The iris (Iris xiphium) symbolizes hope, cherished friendship and valor and is the inspiration for the fleur-de-lis. A gift of iris bulbs brings hope with each returning spring.

Daffodils: These bright blooms have been named the number one flower for enhancing people’s moods. Yellow is a color that is often associated with happiness, so it comes as little surprise that a vase brimming with beautiful daffodils will instantly

from the website:    Use code DEBBIE 5088 to get $15 off your first order.

perk up your day!

Happy Weekend Ahead.



Has Critical Thinking Gone Out of Style?

I’ve been giving a lot of thought to this lately…

piecing it all together 

Given the never-ending 24/7 barrage of breaking news arriving on our mental doorsteps these days, coupled with our jam-packed lifestyles, it’s easy to watch a newscast or read an article and simply assume that whatever the anchor or writer is saying is accurate. After all, if it’s on TV or in a newspaper, it must be true, right?

But why are we so quick to make that assumption? In part, it’s because we trust that journalists have bothered to check on the validity of what they’re being told, and are in turn reporting.

Yet despite this default trust assumption, our intuition occasionally suspects this might not always be the case, especially in this era of ideologically-filtered journalism.  

Enter the apparently lost art of critical thinking.

Ironically, I never gave critical thinking much thought until one day, many years ago, my late husband brought it to my attention.

The subject came up after I had just read something to him and was expecting an immediate response. But when none came, I was bothered by what I thought was his lack of interest, a bother which I openly expressed.  In response, he said he needed time to mull it over and to think what I had read through. Then he explained that one of the most insightful courses he ever took in university was one on critical thinking. At its most basic, critical thinking is the awareness of not assuming everything you hear or read to be accurate, and to take the time to question it before making up your own mind.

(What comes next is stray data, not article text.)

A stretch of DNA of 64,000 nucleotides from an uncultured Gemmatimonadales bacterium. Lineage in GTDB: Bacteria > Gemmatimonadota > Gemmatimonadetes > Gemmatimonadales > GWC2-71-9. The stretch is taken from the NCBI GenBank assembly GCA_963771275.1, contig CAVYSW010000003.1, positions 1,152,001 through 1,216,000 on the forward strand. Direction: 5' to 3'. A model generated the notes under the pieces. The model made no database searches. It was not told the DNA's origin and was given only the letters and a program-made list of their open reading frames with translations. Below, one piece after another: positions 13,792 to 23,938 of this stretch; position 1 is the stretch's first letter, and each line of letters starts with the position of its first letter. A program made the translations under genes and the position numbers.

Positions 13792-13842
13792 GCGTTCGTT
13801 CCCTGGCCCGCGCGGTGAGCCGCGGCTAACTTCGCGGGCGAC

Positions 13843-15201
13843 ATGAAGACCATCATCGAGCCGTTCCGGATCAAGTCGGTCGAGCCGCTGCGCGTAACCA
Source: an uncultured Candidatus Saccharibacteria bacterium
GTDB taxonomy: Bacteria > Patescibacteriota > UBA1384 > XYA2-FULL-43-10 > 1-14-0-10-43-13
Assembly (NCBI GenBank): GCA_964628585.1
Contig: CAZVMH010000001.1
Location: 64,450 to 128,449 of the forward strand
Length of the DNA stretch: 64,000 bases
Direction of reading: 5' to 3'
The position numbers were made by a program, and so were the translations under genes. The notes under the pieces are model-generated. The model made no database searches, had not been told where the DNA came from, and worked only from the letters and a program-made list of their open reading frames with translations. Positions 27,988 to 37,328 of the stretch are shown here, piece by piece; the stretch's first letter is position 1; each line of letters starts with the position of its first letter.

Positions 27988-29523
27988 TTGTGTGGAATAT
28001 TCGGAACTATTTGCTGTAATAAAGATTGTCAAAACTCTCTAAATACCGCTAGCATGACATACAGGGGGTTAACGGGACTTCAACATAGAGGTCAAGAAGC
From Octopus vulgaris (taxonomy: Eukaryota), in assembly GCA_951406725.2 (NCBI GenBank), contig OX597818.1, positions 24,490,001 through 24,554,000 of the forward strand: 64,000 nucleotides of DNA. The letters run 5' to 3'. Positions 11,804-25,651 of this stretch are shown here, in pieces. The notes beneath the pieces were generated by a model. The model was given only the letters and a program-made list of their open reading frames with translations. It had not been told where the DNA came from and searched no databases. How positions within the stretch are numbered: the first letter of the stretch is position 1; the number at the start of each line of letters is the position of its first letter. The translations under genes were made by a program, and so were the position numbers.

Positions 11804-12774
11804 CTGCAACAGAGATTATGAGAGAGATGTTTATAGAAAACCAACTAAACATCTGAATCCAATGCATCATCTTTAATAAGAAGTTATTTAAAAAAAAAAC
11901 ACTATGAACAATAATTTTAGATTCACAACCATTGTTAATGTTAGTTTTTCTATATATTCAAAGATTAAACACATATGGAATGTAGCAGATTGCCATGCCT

This doesn’t mean one should automatically assume everyone is a liar or that they’re out to cheat you, or sway you. Yet, nor does it mean one should blindly accept everything on face value either, even when it’s information reported by mainstream news media or claimed in government announcements. Why? Because even these sources aren’t without their own agenda (e.g. a goal to attract bigger audiences or promote certain political figures and their views).  In other words, critical thinking doesn’t just require we carefully scrutinize what we’re being told. It’s part of being a discerning consumer of information, which is key to being more socially intelligent.

Another form of critical thinking is the willingness to be self-critical — which is to say, a willingness to question one’s motives of buying into a particular perspective while at the same time ignoring other valid perspectives. 

Advice that I’m offering and taking myself: What WE ALL NEED is more evidence; fewer claims.

So, here’s the question: Are both kinds of critical thinking in short supply these days? 

Over and over again, I’m noticing how more and more people on social media are pushing their opinions in rather adamant unforgiving ways, while at the same time showing little tolerance for others’ viewpoints. So while everyone is entitled to their own views, these days, it seems that many are overly keen to push their views on you. Sure, people don’t have to see eye-to-eye on everything, and that should be okay. Yet for some curious reason, holding a divergence of perspectives no longer appears to be as “acceptable” as it used to be.

A court judge worth his/her salt will always weigh all sides of a legal argument. Why?  Because it’s an essential ingredient in the principle of justice.  In the same vein, a legal mediator always tries to be a neutral referee when trying to find a conciliatory middle ground in resolving disputes. Similarly, and by long-standing tradition, the Speakers in both Britain’s and Canada’s Parliamentary systems endeavor to remain impartial referees when mediating debates between opposing political parties, and when doing so, insist that parties remain within the limits of respectful parliamentary language. 

Yet in today’s social media, grey areas no longer seem to matter.  Instead, it’s only black or white, leaving us with 50 shades of polarity.

So, what does this imply? It implies we are losing the ability to think in more nuanced ways. It also implies we are rushing to conclusions without fully considering the merits of another person’s perspective on the situation, or fully appreciating their knowledge or experience.

And when we repeatedly act out of these kinds of default pre-judgments, or prejudices, we begin to reinforce a more narrow-minded style of “short-hand” thinking, one that takes pride and ego comfort in stereotyping and dehumanizing fellow human beings into easy-to-dispose-of categories. It’s the same thinking habit that the Nazis indulged when describing the Jews in their midst in the lead-up to the Second World War.  And history has shown us where that can ultimately lead.

I’m no expert and I have made my own share of stupid mistakes and misjudgments in dealing with all sorts of matters and people.  And like everyone else, I’ve learned my share of hard lessons through my mistakes.